09/05/2018 00:02 BST | Updated 09/05/2018 10:13 BST

Children Will Be 'Left Without Proper Mental Health Care' By Government Strategy, Warn MPs

'In the worst cases, children have even attempted to take their own life just to access services.'

Hundreds of thousands of children could be left without proper mental health care if the government continues with its current strategy for tackling the issue, according to a Select Committee made up of MPs from all parties.

The government’s proposals “will provide no help to the majority of those children who desperately need it,” say MPs on the Education and Health and Social Care Committees, who have released a joint report examining the government’s Green Paper on Children and Young People’s Mental Health.

That green paper set out what the government called an “ambitious vision” to ensure children, young people and their families get the support they need, at the right time. In December 2017 they committed to a range of promises, including making an additional £1.4 billion available for children and young people’s mental health; recruiting 1,700 more therapists and supervisors; and rolling out new “Trailblazer” pilot projects where mental health teams provide extra support alongside waiting time targets. But these schemes are set to roll out in only up to a quarter of the country by 2022/23.

Dr Sarah Wollaston, MP and chair of the Health and Social Care Committee, said the plan is “just not ambitious enough” and the Committee is worried that the long timeframes involved will leave many children unable to benefit from the proposals. 

“It needs to go much further in considering how to prevent mental health difficulties in the first place,” she said. “We want to see more evidence that government will join up services in a way which places children and young people at their heart and that improves services to all children rather than a minority.”  

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According to YoungMinds, approximately 850,000 children and young people in the UK have a mental health problem. This figure doubled between the 1980s and mid-2000s.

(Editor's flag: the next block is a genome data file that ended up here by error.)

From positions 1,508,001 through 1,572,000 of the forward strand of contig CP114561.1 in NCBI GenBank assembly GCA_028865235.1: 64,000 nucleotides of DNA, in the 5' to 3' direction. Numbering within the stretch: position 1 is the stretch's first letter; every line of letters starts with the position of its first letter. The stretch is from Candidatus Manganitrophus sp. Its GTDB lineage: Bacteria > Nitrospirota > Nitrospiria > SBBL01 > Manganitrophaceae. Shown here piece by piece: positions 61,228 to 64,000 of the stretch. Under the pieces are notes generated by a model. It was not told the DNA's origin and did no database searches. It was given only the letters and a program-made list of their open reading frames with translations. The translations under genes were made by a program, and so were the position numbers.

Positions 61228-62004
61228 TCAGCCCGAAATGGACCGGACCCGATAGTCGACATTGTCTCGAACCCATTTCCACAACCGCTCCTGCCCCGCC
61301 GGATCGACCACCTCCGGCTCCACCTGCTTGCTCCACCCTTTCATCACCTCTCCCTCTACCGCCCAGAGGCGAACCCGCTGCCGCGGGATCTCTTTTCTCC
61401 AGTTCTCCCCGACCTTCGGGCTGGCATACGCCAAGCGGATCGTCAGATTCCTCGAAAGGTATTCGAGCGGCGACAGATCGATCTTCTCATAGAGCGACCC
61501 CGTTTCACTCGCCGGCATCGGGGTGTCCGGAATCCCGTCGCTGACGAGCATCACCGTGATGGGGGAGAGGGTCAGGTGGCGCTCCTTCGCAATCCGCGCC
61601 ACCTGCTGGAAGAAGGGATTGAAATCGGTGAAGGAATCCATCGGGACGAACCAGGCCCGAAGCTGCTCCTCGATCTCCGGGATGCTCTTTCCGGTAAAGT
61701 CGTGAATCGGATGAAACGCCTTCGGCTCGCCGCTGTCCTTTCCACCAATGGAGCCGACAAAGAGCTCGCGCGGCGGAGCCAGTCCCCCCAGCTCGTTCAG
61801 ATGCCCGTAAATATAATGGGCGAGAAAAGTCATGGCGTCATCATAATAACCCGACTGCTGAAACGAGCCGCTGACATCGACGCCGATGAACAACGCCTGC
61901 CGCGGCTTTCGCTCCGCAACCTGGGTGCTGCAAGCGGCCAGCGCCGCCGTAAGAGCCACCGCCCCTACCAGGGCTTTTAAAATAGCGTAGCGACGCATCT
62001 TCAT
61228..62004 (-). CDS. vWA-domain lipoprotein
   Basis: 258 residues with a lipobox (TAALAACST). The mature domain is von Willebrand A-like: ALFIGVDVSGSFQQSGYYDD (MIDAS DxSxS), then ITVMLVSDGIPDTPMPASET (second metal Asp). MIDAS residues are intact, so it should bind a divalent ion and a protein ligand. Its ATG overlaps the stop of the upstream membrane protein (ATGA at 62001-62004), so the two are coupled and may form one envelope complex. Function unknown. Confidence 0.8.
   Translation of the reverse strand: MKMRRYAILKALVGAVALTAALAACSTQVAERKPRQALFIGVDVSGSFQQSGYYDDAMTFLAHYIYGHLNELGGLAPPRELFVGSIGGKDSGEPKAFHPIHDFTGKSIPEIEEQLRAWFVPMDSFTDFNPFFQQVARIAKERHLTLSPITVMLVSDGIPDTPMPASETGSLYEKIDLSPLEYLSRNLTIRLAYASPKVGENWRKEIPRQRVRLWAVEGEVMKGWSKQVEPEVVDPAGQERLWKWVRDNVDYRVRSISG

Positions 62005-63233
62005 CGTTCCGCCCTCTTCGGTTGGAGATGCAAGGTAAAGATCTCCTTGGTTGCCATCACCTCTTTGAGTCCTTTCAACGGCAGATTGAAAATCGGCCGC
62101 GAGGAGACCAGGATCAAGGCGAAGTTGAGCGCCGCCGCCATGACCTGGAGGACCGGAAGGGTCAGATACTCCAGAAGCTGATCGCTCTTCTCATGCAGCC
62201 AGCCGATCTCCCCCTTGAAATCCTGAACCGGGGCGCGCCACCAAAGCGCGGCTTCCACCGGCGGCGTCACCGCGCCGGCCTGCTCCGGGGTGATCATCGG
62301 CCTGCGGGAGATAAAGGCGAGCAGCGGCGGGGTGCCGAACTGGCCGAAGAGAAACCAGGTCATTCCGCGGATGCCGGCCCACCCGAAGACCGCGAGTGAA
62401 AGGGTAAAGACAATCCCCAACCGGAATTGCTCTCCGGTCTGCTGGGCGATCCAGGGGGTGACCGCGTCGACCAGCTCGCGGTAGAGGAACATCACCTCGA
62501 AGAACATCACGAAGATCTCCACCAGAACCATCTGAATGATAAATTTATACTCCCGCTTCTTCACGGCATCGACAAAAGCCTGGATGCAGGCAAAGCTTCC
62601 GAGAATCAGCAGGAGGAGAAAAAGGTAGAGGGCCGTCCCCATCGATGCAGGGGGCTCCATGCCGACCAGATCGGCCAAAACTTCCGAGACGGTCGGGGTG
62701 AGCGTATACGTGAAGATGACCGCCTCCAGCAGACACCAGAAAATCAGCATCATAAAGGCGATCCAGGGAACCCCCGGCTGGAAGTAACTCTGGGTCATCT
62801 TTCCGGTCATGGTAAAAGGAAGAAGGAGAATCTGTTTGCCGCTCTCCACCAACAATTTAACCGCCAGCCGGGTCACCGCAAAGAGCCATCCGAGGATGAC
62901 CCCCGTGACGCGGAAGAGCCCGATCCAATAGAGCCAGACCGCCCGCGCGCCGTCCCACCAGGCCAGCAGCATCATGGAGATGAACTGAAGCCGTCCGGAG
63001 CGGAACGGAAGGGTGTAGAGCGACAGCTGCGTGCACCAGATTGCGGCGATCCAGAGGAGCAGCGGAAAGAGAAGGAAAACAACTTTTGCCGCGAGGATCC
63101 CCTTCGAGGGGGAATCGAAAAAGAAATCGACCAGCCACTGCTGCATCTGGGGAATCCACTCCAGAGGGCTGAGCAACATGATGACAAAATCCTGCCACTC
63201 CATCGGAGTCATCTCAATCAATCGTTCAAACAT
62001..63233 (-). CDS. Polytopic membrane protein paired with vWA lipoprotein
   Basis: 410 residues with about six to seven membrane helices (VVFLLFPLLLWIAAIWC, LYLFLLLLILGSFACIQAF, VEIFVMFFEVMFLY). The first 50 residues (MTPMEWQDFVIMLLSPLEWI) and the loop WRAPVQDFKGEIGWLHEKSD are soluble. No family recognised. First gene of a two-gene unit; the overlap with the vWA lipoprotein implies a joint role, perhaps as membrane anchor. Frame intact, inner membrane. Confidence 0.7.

There are three key areas where the Select Committee believe the government need to improve their strategy:

:: Strain On Schools And Colleges

The Green Paper states that schools and collages should instate a ‘Designated Senior Lead for Mental Health’ but the Select Committee says: schools and colleges are expected “to deliver the role from within their own ranks”. “This will only make worse the pressures” on “a stretched teaching workforce,” they state. 

:: Exam Pressure

Young people told the Committees that high-stakes exams have adverse effects on their mental health and wellbeing. So the Select Committee says: “The government needs to gather independent evidence concerning the impact of exam pressure on young people.”

:: Transferring To Adult Care

“Young people are falling through the gaps and not receiving the services they need as they enter adulthood,” the select committee warns. “At age 18, young people transition to adult mental health services. But a far more appropriate age appears to be 25. The government must commit to a full assessment of the current transition arrangements between child and adult mental health services.”

Anne Longfield, the Children’s Commissioner for England, said the committee’s warning about the scale of the crisis in children’s mental health services mirrors what she has been saying for some time. “Many thousands of children are failing to receive support and care when they need it and too often referrals for treatment are only being made when a child reaches crisis point,” she said. “In the worst cases, children have even attempted to take their own life just to access services.”

She said the Committee is right to say the Green Paper is not ambitious enough, adding: “It is time for the government to set itself an ambitious deadline, with staging posts along the way, to deliver a fully joined-up system that closes the gap between spending on adult and children’s mental health services, introduces proper monitoring of need and access, and invests more in early intervention so that problems are dealt with before they become critical.”

Has your child suffered mental health problems? What has been your experience of the support they received? Whether it’s been positive or negative, we’d love to hear from you. Email if you’d be happy to share your views. 

For more information and support:

PAPYRUS: Children and parents can contact HOPELineUK for advice and support. It is confidential and you will not be judged. Call 0800 0684141, text 07786209697 or email

Childline: Remind your child that Childline is there to give them free, confidential support and advice, 24 hours a day on 0800 1111 or at

YoungMinds: The parents helpline offers free, confidential online and telephone support, including information and advice, to any adult worried about the emotional problems, behaviour or mental health of a child or young person up to the age of 25. Call 0808 8025544.

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